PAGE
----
Rather, he intended to, " Wexford, as well as to the north, where Comdt. On 16 July a coup was conducted in which Comdt.


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Aiken and of his men were taken prisoner in their headquarters at Dundalk, Co. Thus, even before the conclusion of the fighting in Dublin GHQ had initiated operations to secure control of the province of Leinster. However, it was in the western province of Connacht and the southern province of Munster that Republican strength was concentrated. In Munster in particular, the 1st and 2nd Southern Divisions represented the largest and most experienced units of the I.

This consisted of, moving from east to west, the city of Waterford, the towns of Carrick-on-Suir, Clonmel, Fethard, Cashel, Golden, and Tipperary, ending in the city of Limerick where, significantly, Lynch established his headquarters. Both sides in the war appreciated the strategic significance of the city of Limerick. As early as February a military confrontation over the occupation of the city had nearly resulted in the outbreak of war. Michael Brennan, commander of the only major pro-Treaty unit west of the Shannon river, the 1st Western Division in Co.

Clare, stated succinctly, "Whoever held Limerick held the south and the west. Conversely, if Free State troops held the city, it would serve to cut-off the Republicans in Connacht and Munster from each other and provide government forces with a base for offensive actions against both areas. Like so many other Southern Irish cities and towns, Limerick contained positions held by both sides. The Republicans controlled the four military barracks, with their headquarters in the New Sarsfield Barracks, along with the two bridges that spanned the Shannon river.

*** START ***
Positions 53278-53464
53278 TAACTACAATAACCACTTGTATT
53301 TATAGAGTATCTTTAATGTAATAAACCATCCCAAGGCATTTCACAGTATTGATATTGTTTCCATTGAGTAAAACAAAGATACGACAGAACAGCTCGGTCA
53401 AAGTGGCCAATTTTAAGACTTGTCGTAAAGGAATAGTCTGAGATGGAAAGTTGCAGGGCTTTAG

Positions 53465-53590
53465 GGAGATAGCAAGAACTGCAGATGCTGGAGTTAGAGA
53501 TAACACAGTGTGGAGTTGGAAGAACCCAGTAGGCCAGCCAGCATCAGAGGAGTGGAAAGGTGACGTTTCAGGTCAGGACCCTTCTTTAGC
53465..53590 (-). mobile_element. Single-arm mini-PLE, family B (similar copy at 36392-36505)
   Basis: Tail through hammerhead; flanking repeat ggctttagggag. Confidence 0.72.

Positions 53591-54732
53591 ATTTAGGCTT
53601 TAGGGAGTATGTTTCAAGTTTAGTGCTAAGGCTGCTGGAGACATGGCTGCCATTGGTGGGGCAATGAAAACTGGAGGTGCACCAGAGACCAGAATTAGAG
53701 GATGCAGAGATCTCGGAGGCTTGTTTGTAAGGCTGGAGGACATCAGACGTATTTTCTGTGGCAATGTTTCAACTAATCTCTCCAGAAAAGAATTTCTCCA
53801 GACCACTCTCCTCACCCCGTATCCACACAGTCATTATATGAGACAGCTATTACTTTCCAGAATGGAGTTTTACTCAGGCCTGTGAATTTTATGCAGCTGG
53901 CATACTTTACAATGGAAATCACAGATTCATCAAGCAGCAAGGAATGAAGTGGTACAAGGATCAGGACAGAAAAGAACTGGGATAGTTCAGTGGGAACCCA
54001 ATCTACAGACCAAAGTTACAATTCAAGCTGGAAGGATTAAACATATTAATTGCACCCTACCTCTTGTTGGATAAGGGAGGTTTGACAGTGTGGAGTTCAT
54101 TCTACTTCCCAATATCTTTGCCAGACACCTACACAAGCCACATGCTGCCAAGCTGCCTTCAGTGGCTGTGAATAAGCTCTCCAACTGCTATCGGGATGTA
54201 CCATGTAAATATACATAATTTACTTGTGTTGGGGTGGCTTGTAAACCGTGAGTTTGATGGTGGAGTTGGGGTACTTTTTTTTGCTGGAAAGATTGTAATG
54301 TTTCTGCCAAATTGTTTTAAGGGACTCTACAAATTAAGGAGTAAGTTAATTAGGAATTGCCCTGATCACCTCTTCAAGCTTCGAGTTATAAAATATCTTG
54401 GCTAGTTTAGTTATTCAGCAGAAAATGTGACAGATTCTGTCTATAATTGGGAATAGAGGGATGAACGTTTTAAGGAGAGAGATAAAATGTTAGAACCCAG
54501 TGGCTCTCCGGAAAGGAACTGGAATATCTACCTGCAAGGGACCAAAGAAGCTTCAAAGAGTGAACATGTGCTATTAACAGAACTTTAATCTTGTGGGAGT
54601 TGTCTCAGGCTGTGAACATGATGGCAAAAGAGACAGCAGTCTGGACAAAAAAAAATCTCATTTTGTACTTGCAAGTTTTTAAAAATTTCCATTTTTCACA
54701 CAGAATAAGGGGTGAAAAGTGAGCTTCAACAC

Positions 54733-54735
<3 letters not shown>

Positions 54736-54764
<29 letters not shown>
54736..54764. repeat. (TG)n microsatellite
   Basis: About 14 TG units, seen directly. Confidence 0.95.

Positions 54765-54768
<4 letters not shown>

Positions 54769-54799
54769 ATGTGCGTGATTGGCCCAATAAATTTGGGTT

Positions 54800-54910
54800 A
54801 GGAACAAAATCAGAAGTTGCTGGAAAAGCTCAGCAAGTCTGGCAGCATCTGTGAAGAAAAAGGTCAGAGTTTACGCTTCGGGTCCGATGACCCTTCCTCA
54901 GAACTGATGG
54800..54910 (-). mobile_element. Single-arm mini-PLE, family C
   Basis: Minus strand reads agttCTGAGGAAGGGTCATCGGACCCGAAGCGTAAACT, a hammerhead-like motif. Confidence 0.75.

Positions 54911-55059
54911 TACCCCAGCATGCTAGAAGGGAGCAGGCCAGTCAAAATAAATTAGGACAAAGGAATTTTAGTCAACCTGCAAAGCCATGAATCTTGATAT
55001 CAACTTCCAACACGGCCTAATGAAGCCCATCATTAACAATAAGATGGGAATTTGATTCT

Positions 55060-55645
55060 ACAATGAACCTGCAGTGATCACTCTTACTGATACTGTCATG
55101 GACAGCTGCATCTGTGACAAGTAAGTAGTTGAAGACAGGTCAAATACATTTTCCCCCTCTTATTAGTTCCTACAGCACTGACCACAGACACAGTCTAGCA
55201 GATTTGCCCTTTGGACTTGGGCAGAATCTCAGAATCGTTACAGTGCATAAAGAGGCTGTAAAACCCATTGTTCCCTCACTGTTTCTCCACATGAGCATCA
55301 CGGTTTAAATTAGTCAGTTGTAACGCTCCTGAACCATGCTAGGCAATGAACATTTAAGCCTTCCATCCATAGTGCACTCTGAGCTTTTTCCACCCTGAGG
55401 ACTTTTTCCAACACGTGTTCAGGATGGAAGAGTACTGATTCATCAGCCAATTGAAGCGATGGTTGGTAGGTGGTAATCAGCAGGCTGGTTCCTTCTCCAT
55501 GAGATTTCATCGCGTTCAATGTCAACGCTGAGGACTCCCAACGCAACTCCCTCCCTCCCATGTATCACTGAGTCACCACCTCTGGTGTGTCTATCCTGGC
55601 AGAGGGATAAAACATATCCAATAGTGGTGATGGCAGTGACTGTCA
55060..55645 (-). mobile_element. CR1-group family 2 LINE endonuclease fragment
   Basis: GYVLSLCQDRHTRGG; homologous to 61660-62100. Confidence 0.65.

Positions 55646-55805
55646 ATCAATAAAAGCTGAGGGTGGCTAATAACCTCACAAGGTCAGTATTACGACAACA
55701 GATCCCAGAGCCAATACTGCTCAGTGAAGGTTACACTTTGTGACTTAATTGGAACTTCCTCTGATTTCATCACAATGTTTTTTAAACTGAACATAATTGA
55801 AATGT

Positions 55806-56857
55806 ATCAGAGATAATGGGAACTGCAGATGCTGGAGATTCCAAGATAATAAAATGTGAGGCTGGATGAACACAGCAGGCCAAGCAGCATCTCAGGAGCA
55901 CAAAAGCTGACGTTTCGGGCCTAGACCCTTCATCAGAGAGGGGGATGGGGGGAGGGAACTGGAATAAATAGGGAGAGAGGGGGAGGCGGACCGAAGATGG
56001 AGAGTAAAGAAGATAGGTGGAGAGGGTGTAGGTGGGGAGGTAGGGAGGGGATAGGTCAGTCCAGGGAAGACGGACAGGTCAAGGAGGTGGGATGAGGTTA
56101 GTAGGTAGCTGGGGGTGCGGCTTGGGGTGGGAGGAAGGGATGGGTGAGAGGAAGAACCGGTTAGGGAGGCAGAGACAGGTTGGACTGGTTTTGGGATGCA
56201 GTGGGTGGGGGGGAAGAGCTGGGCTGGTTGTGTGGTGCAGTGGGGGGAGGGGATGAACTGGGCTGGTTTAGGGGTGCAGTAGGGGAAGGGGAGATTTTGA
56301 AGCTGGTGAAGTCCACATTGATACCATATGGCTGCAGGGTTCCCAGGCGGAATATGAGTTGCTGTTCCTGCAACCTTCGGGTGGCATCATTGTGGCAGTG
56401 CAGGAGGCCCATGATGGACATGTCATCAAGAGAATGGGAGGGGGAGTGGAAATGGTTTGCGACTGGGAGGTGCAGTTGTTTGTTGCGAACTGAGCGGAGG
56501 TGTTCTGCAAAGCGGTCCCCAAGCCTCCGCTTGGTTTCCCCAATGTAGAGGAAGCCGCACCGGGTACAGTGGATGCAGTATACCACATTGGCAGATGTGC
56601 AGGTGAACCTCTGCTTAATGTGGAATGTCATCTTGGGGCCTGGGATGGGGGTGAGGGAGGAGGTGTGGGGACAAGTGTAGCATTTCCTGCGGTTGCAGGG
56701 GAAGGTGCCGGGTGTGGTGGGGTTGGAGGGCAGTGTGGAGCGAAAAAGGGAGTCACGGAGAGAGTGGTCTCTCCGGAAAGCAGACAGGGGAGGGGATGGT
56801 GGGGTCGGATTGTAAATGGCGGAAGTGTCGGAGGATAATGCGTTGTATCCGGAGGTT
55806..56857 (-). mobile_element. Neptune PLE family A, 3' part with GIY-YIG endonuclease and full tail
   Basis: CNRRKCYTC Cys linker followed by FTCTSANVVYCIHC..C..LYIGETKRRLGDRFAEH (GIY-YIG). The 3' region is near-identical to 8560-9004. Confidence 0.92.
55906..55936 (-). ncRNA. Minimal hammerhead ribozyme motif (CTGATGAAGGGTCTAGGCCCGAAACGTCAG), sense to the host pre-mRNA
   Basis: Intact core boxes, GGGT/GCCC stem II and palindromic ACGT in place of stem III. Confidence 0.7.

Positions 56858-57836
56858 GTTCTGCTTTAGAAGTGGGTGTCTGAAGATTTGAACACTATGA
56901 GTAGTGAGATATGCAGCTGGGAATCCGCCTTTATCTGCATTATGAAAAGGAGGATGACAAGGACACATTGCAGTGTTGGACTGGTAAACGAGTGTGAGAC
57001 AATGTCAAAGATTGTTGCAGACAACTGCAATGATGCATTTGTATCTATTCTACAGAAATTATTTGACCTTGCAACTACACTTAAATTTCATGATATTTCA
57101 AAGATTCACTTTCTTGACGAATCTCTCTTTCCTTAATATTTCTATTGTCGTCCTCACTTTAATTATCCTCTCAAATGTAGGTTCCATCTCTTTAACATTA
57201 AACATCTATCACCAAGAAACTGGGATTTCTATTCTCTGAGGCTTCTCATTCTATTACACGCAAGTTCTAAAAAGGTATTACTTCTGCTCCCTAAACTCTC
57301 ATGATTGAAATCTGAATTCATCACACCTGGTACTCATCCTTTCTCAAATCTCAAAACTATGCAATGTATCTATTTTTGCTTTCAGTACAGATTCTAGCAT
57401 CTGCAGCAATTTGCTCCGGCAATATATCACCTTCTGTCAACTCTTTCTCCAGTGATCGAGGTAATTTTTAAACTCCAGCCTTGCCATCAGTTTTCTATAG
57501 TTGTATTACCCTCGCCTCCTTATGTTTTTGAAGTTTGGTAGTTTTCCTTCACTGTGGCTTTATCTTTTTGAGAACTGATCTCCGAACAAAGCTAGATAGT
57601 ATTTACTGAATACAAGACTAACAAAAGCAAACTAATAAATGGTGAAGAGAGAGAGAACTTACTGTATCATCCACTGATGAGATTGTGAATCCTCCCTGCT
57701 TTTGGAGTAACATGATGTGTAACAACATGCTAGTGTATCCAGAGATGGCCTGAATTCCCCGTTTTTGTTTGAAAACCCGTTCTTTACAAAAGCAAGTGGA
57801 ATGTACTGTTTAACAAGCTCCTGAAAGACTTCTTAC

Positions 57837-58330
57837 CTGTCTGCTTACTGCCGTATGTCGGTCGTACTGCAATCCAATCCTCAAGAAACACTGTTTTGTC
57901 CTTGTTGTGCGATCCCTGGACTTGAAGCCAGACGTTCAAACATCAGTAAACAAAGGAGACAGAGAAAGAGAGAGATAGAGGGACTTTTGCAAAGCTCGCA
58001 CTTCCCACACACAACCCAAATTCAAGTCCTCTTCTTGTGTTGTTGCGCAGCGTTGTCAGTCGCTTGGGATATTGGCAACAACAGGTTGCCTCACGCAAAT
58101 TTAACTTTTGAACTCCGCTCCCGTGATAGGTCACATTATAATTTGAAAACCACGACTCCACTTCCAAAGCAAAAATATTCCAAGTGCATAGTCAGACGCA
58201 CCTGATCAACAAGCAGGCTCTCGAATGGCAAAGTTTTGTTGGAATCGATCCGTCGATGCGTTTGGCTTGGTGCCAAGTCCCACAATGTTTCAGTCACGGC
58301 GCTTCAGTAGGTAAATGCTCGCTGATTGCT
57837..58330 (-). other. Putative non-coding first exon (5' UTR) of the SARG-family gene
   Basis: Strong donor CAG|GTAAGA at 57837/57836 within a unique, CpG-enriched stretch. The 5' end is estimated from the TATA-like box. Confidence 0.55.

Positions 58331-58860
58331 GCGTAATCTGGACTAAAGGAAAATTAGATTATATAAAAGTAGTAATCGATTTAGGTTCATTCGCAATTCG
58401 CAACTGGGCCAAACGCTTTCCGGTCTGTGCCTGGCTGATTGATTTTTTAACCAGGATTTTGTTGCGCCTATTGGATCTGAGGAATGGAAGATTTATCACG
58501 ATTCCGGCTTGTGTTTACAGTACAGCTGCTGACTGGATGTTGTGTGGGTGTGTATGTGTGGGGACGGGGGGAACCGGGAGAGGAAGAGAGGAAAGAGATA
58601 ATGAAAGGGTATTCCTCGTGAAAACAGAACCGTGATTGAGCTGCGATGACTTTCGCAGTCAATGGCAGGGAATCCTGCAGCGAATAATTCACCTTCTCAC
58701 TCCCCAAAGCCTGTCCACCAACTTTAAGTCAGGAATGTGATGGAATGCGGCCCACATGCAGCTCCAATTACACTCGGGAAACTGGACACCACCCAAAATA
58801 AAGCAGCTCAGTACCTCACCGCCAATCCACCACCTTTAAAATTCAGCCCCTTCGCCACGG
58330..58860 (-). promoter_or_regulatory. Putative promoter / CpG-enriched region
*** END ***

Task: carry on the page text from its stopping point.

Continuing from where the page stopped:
The government forces, consisting of elements of the 4th Southern Division under Comdt. Barracks, and Cruises Hotel. Brennan to deploy elements of his 1st Western Division to reinforce Comdt. Establishing his headquarters in Cruises Hotel, Comdt. Brennan took control of the Athlunkard bridge located outside of Limerick and providing a secure means of bringing his troops into the city by manning posts along the route in between. But Comdt. Brennan was at a distinct disadvantage facing the Republicans in Limerick.

While they could muster an estimated to armed men, his entire division possessed only rifles, of which only could be spared for the troops joining Comdt. O'Hannigan who's own division possessed only rifles in all. Brennan, however, devised a ruse worthy of John B. Detachments of men from the 1st Western Division arrived by train at Long Pavement, marched over Athlunkard bridge, and into the city.

Once indoors, their rifles were collected and loaded onto a truck that drove out to Long Pavement, where they would be destributed to the next detachment that arrived. O'Hannigan on 4 July that suspended hostilities, thus buying time for the Free State commanders. Ironically, when G. O'Hannigan and Brennan's loyalties.

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Brennan] had had to negotiate and because he had negotiated no guns were allowed to reach him. Dermot MacManus was sent by G. Upon his arrival he repudiated the agreement of 4 July, though he soon began to see things from Comdt. O'Hannigan and Brennan's point of view. Although he wanted to drive the Republicans out of the city as soon as possible, he recognized the weakness of the Free State position, writing to G.